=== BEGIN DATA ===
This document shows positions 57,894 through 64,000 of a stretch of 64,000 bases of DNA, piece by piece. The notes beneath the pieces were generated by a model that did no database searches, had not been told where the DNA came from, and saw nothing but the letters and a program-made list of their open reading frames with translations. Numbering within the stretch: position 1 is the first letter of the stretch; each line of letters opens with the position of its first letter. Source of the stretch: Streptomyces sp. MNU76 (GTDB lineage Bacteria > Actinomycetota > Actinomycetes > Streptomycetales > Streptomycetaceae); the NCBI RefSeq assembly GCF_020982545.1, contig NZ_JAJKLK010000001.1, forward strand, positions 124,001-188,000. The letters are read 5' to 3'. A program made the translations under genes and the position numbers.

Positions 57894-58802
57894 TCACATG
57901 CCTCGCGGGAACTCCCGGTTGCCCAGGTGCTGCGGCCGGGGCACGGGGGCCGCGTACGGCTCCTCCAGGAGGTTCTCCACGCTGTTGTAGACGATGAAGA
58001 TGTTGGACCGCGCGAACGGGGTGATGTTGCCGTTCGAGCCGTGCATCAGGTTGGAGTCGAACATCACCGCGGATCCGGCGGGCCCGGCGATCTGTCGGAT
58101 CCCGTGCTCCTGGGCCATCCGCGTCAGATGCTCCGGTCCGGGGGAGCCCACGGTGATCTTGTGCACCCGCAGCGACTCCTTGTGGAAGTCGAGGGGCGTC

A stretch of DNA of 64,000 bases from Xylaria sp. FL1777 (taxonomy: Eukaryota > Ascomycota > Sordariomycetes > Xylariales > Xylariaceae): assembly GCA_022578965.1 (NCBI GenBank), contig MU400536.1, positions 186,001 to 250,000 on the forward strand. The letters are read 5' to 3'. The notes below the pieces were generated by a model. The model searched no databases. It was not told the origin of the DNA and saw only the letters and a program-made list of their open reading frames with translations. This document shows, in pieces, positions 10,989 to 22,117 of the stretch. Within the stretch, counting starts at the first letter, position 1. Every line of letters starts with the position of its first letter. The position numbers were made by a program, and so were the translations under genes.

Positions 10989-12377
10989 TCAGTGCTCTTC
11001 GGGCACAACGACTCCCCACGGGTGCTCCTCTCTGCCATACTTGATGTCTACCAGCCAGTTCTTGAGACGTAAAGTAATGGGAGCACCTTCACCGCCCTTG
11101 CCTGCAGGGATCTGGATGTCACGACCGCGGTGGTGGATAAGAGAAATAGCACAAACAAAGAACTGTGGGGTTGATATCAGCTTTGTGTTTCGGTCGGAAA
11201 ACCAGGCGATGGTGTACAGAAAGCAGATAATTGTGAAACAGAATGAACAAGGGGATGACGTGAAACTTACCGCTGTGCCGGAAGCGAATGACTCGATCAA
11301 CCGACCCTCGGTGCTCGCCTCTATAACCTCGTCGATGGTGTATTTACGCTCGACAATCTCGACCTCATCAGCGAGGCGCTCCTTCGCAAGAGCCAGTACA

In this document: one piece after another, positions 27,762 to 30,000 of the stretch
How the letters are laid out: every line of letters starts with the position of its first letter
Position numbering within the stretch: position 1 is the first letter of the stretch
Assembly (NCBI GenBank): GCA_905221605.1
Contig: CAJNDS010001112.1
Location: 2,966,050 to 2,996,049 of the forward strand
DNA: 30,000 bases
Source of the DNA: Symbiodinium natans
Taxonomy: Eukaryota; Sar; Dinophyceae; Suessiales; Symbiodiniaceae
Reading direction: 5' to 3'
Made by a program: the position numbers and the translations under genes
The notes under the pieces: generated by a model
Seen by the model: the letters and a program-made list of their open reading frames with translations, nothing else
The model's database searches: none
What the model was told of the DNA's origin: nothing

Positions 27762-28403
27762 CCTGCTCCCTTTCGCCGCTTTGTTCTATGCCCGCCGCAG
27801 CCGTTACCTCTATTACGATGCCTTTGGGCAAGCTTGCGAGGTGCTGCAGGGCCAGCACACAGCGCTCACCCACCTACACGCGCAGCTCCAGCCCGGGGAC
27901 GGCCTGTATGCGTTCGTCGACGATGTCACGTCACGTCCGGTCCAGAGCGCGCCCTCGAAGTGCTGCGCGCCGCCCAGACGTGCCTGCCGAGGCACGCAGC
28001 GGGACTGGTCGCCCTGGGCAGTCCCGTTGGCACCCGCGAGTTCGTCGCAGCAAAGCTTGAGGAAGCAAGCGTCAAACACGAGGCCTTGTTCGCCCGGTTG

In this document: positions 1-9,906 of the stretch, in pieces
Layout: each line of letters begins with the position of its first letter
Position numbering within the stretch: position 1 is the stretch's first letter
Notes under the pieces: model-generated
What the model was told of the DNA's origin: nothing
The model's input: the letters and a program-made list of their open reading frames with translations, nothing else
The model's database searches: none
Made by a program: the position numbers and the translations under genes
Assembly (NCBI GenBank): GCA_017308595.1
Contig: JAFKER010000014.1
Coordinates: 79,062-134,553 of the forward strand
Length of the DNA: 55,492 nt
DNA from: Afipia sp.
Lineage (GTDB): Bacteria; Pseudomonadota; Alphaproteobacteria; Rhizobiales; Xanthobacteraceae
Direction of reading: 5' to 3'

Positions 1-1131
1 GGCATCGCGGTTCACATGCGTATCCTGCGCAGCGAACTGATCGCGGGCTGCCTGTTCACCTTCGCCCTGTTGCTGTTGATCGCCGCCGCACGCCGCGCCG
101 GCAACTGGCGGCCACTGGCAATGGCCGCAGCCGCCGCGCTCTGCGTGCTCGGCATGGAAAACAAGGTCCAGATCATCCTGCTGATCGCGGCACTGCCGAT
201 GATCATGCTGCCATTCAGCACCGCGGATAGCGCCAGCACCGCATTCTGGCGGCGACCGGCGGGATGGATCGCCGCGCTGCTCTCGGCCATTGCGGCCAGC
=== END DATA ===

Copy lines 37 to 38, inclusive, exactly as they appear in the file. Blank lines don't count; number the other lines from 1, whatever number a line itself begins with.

Notes under the pieces: model-generated
What the model was told of the DNA's origin: nothing